It was Bruce Willis that changed all that. A slew of serious actors at Leland's age-range turned down the role, from Richard Gere to Frank Sinatra. When Willis was offered the role, he was a relatively unknown actor whose credits were simply listed on TV.

His involvement not only necessitated a shift in the script due to his age-range, it resulted in one the most smart-alec heroes ever realized on the big screen.

2. Fight Club

Fight Club [Image Credit: Fox]
Fight Club [Image Credit: Fox]
  • Initial Release: 1999
  • Director: David Fincher
  • Adapted From: Fight Club by Chuck Palahniuk

It probably says something about what makes a cult film that so many of those on this list hold up a distorted mirror to society to show us some ugly truths. David Fincher's Fight Club is an expert depiction of aimless masculinity in a capitalist society, exploring drug abuse, cult behavior and mental illness with plenty of laughs along the way.

Major differences between the text and the film:

The movie is a fairly accurate adaptation of Chuck Palahniuk's novel of the same name, with the notable exception of a very different ending. After choosing to shoot himself, the narrator wakes up in a mental hospital, believing himself to be dead and in heaven where he has a brief discussion with God. That is, until he is confronted by hospital workers who're revealed to be members of Project Mayhem expecting Tyler to come back.

1. Mean Girls

Mean Girls [Credit: Paramount]
Mean Girls [Credit: Paramount]
  • Initial Release: 2004
  • Director: Mark Waters
  • Adapted From: Queenbees and Wannabes by Rosalind Wiseman

She doesn't even go here! Well actually, she does. Mean Girls was adapted by Tina Fay from the self-help book Queenbees and Wannabes by Rosalind Wiseman, which was the DNA for essentially everything in the movie. Yet the movie is more than just an examination of high school society and evil clad in pink. It's hysterical, which can be more powerful than misery in many cases.

Major differences between the text and the film:

Given that the entire story and tone is different from the source material, the top difference has to go to something particularly profound. It has to be the mystery of Glen Coco, a brief addition who was immortally acknowledged by Damien, but who is this mystery character that warranted four Candygrams? You go, Glen Coco!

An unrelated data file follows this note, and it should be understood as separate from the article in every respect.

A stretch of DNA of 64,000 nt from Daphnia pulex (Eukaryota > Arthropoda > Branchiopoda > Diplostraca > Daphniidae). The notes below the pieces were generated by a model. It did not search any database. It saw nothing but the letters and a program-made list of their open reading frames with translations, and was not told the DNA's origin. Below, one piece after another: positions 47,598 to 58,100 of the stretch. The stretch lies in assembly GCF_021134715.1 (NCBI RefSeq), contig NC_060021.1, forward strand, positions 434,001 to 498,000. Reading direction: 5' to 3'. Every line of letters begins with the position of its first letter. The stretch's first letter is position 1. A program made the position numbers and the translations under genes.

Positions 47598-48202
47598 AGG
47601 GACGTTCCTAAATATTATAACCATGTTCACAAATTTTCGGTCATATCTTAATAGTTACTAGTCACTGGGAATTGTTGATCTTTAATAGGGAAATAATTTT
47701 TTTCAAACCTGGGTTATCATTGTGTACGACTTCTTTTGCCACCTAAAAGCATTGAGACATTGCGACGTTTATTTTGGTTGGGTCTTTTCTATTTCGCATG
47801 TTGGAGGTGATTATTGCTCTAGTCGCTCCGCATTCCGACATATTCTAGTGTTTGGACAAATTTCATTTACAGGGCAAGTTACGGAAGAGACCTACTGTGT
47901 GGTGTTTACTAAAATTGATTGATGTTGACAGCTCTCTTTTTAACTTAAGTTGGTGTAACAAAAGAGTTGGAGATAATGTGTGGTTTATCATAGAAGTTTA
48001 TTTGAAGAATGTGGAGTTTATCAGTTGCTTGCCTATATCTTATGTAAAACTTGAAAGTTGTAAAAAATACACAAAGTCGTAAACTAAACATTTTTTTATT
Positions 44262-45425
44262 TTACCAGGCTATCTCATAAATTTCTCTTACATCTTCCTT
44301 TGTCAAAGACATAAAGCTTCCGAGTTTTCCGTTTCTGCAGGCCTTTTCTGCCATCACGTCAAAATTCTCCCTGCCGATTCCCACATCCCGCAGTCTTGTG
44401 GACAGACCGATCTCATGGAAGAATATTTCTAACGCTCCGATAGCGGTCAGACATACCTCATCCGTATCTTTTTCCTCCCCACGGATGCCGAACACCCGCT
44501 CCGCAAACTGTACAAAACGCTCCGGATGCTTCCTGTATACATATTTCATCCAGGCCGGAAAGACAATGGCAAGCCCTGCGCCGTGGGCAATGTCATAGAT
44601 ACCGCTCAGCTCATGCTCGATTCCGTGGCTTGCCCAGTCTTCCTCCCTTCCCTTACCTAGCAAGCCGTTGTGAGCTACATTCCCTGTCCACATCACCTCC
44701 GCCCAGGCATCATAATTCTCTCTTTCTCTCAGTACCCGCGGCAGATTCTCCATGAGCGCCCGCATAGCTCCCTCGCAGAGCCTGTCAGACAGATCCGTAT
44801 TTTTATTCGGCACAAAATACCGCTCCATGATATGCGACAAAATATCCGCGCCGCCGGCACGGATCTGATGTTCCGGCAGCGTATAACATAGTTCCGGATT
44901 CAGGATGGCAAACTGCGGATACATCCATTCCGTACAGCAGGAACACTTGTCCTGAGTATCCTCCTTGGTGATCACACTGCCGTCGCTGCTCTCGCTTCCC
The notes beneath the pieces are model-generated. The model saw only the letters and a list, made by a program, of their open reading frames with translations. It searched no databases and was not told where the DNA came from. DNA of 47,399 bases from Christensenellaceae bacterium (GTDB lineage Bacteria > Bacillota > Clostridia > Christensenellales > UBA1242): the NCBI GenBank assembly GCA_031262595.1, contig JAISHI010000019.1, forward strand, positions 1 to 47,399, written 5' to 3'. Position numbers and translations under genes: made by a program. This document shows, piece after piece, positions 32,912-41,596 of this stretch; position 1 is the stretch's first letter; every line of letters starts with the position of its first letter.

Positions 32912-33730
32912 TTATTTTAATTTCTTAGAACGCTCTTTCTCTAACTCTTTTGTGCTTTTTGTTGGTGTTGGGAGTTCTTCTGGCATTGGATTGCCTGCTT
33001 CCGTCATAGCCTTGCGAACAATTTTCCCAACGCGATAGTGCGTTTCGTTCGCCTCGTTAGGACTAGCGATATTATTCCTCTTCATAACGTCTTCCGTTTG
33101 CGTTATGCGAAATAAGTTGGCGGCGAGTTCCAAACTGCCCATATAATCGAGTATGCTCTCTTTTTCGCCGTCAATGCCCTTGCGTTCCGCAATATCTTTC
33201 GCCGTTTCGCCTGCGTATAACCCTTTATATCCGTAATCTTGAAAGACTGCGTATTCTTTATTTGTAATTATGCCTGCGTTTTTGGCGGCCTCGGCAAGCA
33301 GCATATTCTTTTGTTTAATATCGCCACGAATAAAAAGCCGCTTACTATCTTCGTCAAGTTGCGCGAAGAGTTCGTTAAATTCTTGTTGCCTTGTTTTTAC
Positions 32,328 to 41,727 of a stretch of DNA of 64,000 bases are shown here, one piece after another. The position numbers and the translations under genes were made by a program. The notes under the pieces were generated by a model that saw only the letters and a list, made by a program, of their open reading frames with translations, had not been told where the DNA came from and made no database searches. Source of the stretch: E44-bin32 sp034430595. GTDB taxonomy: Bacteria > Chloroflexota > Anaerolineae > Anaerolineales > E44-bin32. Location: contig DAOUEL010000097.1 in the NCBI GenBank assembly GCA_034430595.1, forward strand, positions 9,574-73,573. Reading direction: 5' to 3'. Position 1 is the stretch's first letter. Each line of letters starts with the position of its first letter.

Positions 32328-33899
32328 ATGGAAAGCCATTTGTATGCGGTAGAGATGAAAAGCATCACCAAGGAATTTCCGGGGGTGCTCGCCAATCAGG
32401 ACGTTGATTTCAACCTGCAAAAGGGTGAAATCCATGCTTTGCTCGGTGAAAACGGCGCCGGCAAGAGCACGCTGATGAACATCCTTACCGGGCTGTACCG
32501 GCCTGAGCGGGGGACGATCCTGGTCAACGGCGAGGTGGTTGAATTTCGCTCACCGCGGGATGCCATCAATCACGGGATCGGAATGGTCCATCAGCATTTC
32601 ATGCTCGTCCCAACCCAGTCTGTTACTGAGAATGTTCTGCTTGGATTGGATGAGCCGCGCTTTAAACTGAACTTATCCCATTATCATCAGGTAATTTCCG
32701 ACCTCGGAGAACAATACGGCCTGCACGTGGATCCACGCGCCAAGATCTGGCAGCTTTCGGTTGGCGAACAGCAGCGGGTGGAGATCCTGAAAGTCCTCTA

It's this sort of thing that can ingrain itself into cultural consciousness for no other reason than being a little bit daft. The sort of thing that gets lampooned and auto-tuned on YouTube. It's quotable. It's absurd. And now, it's inexplicably loved by millions.

Honorable Mention: Donnie Darko

  • Initial Release: 2001
  • Director: Richard Kelly
  • Inspired By: Watership Down by Richard Adams

For all its literary inspirations, Donnie Darko is a totally unique beast of social satire and intricate science fiction, which is why it's more of an honorable mention than a fully-fledged member of the list.

This portrayal of teen angst literally warped through time is an unsettling classic, which launched Jake Gyllenhaal to fame from his nervy portrayal of a troubled teenager. But the plot has several literary allusions and subtexts running concurrently beneath the suburban nightmare.

Most important inspiration for the film:

One of the most memorable images of Donnie Darko is easily the creepy, dead, time-traveling rabbit named Frank. It was thought to be an allusion to 'Harvey', a comedy in which Jimmy Stewart is believed to be crazy for speaking with a rabbit nobody else can see.

However, Frank was supposedly inspired by the protagonists of Richard Adams' novel Watership Down, which actually features briefly in the movie prior to one of Donnie's trembling existential rants. It foreshadows the reveal of who and what Frank is, not to mention it taps into a confusing nostalgia for one of the bleakest cartoons ever shown to children.

There you have it! 8 Films You Didn't Realize Were Inspired By Literature. Do you have any left-field favorite movies based on books? Let us know in the comments below!